TRAVERSE CITY — Two boxes, a VHS tape and a pair of rubber boots. All blackened, all reeking.
This was the “keep” pile. A melted glove was fused to a blackened box, its plastic rolled back like a sneer to expose bright white medicine box teeth. William James Berkshire III broke off the glove, tossed it into the dumpster, adding the remains of his First Aid kit to the salvage pile.
Berkshire tried to put out the fire himself, as a raw spot on his nose and his Teamster-button ball cap with a singed American Legion poppy testifies. But the fire tore through his camper quickly Sunday night and he couldn’t stop it, Berkshire said. The Growler camper, parked at Roy’s General Store on Hammond Road, was gutted.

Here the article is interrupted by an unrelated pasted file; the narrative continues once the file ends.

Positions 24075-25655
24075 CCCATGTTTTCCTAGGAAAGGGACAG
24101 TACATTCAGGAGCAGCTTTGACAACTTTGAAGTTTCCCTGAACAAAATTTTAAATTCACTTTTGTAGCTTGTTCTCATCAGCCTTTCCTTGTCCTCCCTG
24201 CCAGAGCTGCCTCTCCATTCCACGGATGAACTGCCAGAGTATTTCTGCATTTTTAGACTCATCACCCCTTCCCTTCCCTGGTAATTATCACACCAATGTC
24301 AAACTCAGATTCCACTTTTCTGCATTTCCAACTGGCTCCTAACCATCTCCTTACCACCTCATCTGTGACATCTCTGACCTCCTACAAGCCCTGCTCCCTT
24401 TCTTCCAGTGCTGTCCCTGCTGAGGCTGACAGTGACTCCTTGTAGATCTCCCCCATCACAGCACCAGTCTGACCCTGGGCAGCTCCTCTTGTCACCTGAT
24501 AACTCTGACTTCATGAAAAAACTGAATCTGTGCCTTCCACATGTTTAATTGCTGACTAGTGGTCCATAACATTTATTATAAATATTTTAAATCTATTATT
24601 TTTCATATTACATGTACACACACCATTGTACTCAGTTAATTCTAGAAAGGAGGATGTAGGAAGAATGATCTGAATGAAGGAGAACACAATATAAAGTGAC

“The door to the wood stove blew open and flames shot out three feet,” Berkshire said. “I don’t know what happened.”
Fires move fast in campers, which are typically constructed of combustible materials like paneling and press board, said Pat Parker, chief at Grand Traverse Metro Fire Department. The Fire Department took the call at 6:15 p.m. Sunday, but once the flames got into the mattress, the fire “took off,” Parker said.
Propane costs make burning wood more attractive in a camper, Parker said. Heavy snows in the state parks also make it difficult for someone like Berkshire to camp on the public land this winter, he said.
“His whole life possessions were in the trailer,” Parker said of Berkshire. “I’m glad he got out. You can replace a trailer but you can’t replace a life.”
An outpouring of support to help Berkshire after the blaze moved as quickly as the flames. The decision to replace Berkshire’s camper took about 30 seconds to make, said Rob Hentschel, former county commissioner and Roy’s chief executive officer.